Right here, right now.

Parenting today is hard. And it seems to be far more complicated than it was “back in the day.” How did we get here? What can we do about it? And how can we feel empowered to make the right decisions around screens, devices and technology?

Last week, my son’s practice location changed from down the street to the next town over…just three hours before he was supposed to be there. He’s 10 and 1 of 4 kids. It’s not easy for me to drop everything, rearrange my schedule and cart him 30 minutes away with less than 3 hours notice.

I imagine before “smartphones” made our lives easier, our lives actually were easier. We had to plan ahead and stick with our plans. Phone trees were our only way to disseminate information quickly and if someone wasn’t home, well, too bad. Today, we make changes close to 100 times a day. Ok, I’m exaggerating, but sometimes it feels like that. We also sometimes forget to tell our kids what the pickup plan is or what they’re doing after school because we can text them or their teacher or call the school from our car. If we do, we often change plans, because we can. You know what teachers tell us, most mid-day texts come from students’ parents. I’m guilty. I have the school receptionist’s personal cell phone number programmed in my phone and I’m not afraid to use it!

Our work days also never end because we’re always available via phone, email and text. My husband once let a work call go to voicemail at 10pm on a Sunday. I assumed it was an emergency and told him to call back right away. I was wrong.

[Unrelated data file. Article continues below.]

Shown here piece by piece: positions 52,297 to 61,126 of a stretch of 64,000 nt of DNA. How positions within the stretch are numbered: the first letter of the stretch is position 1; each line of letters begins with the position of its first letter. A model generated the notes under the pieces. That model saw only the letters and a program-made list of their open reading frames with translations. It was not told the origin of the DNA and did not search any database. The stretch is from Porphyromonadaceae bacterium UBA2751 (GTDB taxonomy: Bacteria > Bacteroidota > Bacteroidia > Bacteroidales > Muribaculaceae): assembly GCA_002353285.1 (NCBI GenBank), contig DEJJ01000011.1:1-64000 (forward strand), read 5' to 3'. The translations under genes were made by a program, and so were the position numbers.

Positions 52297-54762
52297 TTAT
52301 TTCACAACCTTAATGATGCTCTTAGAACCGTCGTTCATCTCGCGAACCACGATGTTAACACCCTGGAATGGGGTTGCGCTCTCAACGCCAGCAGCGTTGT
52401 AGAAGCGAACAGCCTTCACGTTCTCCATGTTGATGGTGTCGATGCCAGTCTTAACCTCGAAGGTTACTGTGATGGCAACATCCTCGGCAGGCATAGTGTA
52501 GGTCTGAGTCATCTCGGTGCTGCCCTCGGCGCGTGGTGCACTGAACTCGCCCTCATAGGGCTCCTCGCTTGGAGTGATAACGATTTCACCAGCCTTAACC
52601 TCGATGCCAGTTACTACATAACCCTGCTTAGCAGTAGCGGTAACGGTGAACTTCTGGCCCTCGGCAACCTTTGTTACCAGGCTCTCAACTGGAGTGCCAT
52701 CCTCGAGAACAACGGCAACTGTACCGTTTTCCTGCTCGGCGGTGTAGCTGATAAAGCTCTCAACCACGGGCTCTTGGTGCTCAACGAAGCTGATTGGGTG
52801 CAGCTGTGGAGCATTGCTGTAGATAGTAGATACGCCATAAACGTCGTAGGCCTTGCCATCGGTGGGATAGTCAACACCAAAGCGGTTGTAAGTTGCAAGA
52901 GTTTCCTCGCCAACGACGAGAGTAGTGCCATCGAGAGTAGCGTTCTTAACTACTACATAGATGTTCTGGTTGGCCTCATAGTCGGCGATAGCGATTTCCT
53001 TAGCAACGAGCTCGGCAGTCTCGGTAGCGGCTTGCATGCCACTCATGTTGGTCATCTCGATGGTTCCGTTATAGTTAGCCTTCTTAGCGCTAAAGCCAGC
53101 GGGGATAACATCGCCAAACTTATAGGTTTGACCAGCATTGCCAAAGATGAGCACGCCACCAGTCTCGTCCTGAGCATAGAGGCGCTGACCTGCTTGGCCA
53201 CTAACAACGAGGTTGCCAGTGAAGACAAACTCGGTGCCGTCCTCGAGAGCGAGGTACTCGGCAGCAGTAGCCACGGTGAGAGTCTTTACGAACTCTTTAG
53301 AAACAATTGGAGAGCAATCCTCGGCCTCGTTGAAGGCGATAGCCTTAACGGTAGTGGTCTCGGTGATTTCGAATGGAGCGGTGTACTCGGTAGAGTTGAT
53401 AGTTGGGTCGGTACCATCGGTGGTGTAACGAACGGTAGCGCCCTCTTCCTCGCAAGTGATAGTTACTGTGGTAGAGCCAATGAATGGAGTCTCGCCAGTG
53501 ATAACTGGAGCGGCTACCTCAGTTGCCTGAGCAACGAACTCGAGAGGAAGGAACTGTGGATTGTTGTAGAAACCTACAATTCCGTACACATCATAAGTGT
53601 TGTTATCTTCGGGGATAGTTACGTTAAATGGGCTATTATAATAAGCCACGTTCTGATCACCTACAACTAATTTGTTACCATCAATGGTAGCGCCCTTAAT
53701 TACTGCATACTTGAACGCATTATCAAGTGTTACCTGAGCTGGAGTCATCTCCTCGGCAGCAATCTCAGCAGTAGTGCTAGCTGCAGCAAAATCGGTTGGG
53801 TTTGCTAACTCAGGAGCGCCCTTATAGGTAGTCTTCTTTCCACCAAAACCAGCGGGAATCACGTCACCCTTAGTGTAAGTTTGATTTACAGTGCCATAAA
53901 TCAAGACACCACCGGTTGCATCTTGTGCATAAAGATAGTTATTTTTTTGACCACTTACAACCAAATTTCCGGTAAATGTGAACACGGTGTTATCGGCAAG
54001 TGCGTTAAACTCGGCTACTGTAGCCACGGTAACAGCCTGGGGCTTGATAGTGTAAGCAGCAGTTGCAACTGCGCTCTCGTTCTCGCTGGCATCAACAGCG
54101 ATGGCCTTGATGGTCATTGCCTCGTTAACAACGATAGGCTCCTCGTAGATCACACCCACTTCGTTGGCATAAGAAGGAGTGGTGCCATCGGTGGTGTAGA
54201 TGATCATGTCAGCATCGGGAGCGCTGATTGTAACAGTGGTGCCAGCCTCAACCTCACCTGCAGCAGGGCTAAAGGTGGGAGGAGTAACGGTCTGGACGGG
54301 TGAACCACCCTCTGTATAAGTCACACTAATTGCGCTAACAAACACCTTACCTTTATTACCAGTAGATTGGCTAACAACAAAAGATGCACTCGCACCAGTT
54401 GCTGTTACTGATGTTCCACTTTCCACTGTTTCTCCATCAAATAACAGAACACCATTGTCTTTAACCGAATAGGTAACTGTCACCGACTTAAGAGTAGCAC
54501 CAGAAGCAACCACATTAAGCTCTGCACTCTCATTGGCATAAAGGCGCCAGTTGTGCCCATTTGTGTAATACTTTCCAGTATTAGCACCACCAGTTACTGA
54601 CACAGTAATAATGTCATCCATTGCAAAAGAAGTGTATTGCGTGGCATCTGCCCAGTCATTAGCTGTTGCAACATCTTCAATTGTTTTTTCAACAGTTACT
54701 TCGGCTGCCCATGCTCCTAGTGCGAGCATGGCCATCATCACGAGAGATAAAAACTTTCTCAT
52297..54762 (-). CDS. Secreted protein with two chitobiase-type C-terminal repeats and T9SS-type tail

We get it. Parenting through all these changes and expectations is hard. It requires us to look at our phones multiple times throughout the day lest we miss something. Probably 85% of the time I spend on my phone is coordinating my kids schedules. But there must be a better way.

Planning ahead and sticking with the plan strengthens our executive functioning skills and relieves stress associated with reconfiguring plans. This is especially true for our kids. Encouraging them to plan out their day and stick with that plan is a skill they will need to be successful in high school, college and life. It would do us all well to try it. It’s ok to say “No, I’m sticking with this plan even though something else came up.”

It would also help our family relationships if we established the simple expectation that when we’re with people in person, those people come first, and that we are unavailable to respond to calls, texts and emails. There are very few emergencies, and even fewer situations, that require our immediate attention. Unless, of course, you are a doctor, on-call. Then, by all means, pick-up the phone.

This week, this summer, whenever, try it. Make a plan for the day and see it through. The predictability will relieve everyone’s stress and everyone will be happier. Especially if we’re paying attention to the people around us and not the messages on our phones.

Our kids are watching. They’re looking to us to learn how to manage their relationships, their days and their time.

Please let us know how it goes… We are all about community and sharing our experiences. What works? What doesn’t?